Dame Suzie Moncrieff first discovered wearable art in the 1980s. Looking to promote a co-op art gallery in rural Nelson, New Zealand, she heard about an exhibition of wearable art being presented in Auckland, and got on a plane to attend the exhibition. When she arrived she was disappointed to find nothing but a rack of painted silk dresses on hangers.
‘It wasn’t the idea I had in my mind of what wearable art could be,’ Moncrieff admits. ‘However, this visit sparked my passion and the concept of taking art off the wall and putting it onto the moving body was ignited.’
The first World of WearableArt Competition took place in 1987, subsequently growing into an internationally renowned event, and the world’s most significant wearable art competition, attracting entries from over 40 countries each year. In 2020 there are 34 awards on offer with a total prize pool of NZ $187,500 (approximately AUD $173,310).
Each year, designers are encouraged to create work inspired by one of the award’s six section themes. There are three recurring categories – Aotearoa, Avant-garde and Open – and three unique categories in 2020: Architecture, Monochromatic and Elizabethan.
The competition is judged by a panel of industry experts, including Moncrieff, who sits as the Resident Judge on the panel. Entries are judged at face value, not by the designer’s background, experience or reputation. For this reason Moncrieff encourages anyone to enter, as long as they’re over the age of 18.
Finding inspiration for the catwalk
Wearable art requires a specialist approach and careful consideration. ‘In the WOW Awards Show, the designer’s garment will be worn on stage in front of an audience of over 3,000 during every one of the 16 performances of the show season. For this reason, designers need to consider the performance potential of their garment as well as its construction and detail.’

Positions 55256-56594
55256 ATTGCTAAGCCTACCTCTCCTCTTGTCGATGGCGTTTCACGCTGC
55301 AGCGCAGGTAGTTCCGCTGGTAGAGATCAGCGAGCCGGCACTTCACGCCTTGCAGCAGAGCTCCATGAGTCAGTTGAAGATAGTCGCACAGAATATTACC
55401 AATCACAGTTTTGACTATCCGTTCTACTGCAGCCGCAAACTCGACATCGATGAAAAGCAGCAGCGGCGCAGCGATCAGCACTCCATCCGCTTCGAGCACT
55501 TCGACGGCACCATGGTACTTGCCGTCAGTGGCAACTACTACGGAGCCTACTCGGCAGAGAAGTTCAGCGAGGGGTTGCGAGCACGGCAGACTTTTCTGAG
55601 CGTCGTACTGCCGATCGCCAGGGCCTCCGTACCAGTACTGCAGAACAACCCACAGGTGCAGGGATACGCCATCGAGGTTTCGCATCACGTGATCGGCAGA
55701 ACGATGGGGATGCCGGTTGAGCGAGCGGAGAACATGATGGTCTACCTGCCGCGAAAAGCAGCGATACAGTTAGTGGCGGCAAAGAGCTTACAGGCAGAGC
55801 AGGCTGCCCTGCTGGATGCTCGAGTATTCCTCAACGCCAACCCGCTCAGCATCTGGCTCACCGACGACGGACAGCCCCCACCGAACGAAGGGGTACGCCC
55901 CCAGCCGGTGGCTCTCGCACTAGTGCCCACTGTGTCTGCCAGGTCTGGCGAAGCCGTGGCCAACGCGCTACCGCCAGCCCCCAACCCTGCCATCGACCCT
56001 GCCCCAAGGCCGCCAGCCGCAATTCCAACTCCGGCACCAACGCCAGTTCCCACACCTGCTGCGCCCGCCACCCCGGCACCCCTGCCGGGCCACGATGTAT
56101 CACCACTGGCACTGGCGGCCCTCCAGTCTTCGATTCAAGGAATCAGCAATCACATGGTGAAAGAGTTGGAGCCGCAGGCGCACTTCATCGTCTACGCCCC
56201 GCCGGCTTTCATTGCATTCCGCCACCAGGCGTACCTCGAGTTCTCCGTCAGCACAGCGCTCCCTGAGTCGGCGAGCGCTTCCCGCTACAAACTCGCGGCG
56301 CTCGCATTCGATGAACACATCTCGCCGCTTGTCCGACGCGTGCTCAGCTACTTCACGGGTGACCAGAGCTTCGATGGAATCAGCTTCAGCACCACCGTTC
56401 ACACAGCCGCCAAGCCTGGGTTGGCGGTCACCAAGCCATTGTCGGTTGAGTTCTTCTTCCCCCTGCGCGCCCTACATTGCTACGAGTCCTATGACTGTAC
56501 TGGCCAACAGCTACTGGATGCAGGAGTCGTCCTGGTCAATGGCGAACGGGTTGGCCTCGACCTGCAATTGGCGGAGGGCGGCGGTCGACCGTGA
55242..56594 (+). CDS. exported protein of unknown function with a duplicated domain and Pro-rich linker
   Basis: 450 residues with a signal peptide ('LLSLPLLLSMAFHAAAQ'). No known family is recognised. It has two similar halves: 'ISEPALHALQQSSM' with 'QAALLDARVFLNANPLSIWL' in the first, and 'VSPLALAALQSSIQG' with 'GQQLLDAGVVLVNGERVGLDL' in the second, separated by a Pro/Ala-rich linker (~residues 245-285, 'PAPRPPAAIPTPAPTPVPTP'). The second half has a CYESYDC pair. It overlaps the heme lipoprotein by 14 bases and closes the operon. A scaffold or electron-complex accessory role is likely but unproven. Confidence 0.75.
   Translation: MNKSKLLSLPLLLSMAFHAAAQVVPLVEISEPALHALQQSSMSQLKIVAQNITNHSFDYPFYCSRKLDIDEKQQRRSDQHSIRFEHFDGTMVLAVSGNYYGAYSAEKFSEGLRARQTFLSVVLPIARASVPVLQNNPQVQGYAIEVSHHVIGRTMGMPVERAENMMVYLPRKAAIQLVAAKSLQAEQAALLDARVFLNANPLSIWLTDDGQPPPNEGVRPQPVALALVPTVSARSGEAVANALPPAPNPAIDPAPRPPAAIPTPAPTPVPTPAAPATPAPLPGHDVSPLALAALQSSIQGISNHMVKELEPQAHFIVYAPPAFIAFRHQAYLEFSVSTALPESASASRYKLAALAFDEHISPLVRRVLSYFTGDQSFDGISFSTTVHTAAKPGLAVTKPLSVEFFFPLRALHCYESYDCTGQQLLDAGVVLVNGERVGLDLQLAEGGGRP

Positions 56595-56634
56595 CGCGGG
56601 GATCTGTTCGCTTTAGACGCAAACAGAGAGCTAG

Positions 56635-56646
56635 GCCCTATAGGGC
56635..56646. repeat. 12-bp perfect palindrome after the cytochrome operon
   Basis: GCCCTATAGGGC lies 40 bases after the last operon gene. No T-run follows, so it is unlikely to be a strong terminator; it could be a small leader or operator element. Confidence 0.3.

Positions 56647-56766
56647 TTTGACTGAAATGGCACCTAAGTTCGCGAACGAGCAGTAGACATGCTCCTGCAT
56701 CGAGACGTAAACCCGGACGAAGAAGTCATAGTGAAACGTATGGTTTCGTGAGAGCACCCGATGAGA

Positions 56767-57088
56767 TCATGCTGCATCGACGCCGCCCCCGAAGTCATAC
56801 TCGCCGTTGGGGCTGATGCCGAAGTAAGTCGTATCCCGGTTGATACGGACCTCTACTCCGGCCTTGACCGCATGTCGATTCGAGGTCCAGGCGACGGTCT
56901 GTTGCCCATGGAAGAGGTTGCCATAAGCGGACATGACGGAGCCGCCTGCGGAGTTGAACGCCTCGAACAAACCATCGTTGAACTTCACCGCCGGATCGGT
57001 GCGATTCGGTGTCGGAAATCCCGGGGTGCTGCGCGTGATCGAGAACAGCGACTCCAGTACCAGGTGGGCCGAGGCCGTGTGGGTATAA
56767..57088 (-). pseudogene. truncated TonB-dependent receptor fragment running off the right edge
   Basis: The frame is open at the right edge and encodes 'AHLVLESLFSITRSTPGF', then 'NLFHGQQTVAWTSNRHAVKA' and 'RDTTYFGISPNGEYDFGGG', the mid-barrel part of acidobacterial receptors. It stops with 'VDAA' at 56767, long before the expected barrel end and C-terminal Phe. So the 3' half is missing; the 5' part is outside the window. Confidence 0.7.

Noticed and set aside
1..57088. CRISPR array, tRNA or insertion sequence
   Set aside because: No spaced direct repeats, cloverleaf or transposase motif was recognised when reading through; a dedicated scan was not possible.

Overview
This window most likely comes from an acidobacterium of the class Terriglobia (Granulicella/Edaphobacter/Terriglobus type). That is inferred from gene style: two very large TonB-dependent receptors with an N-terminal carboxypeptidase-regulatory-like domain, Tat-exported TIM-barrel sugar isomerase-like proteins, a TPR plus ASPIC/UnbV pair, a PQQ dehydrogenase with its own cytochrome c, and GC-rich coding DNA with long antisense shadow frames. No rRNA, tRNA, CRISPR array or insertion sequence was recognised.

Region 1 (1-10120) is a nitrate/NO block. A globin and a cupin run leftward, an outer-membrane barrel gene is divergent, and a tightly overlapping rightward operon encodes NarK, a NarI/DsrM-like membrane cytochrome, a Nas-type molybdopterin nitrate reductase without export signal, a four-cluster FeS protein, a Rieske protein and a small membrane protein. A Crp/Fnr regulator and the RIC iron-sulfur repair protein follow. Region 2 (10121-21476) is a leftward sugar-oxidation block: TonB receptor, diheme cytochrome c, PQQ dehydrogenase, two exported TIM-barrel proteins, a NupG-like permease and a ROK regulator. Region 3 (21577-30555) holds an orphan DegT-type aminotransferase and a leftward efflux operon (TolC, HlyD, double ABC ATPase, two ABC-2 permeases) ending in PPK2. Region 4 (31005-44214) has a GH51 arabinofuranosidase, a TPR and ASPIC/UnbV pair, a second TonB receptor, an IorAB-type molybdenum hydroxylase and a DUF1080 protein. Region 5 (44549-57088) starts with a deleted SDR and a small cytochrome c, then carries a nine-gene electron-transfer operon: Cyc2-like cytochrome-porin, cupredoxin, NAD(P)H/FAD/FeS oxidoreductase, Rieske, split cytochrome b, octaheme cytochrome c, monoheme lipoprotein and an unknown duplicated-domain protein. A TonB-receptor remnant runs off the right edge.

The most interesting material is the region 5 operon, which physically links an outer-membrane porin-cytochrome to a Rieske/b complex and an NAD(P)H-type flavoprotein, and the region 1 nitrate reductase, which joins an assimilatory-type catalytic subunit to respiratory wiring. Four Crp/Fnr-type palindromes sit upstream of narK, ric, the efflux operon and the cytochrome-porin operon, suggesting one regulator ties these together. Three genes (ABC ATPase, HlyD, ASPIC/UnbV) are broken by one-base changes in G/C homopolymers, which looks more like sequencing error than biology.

‘Today we see more artists and celebrities performing in wearable art. Celebrities, such as Lady Gaga for example, use their platform to showcase and exemplify how fashion can be art. They are highlighting how these two worlds collide, a concept that aligns beautifully with what we believe in here at WOW, in breaking down the boundaries between these traditionally separate industries. We are encouraging designers to blur the lines and challenge the conventional.’
Some of the previous WOW award winners who impressed Moncrieff are those who made garments out of unusual and unlikely materials. The 2009 Supreme WOW Award winner, Lady of the Wood (David Walker, United States) was an elegant ball gown created entirely out of sculpted wood, while the 2019 Supreme WOW Award Runner-up Woven in-tent (Kirsten Fletcher, Australia) was fashioned out of more than 500 tents found abandoned after music festivals.
Moncrieff said the competition has helped to shape the careers of some of the world’s most illustrious designers, World of WearableArt is proud to be a springboard for opportunities around the world.
‘In recent years we have been excited to see designers who have already created items for celebrities and performance artists entering the Awards Competition. It confirms to us that WOW and wearable art has a very real place in the world and that our designers should continue to be inspired to create cutting-edge art and become leaders in their field.’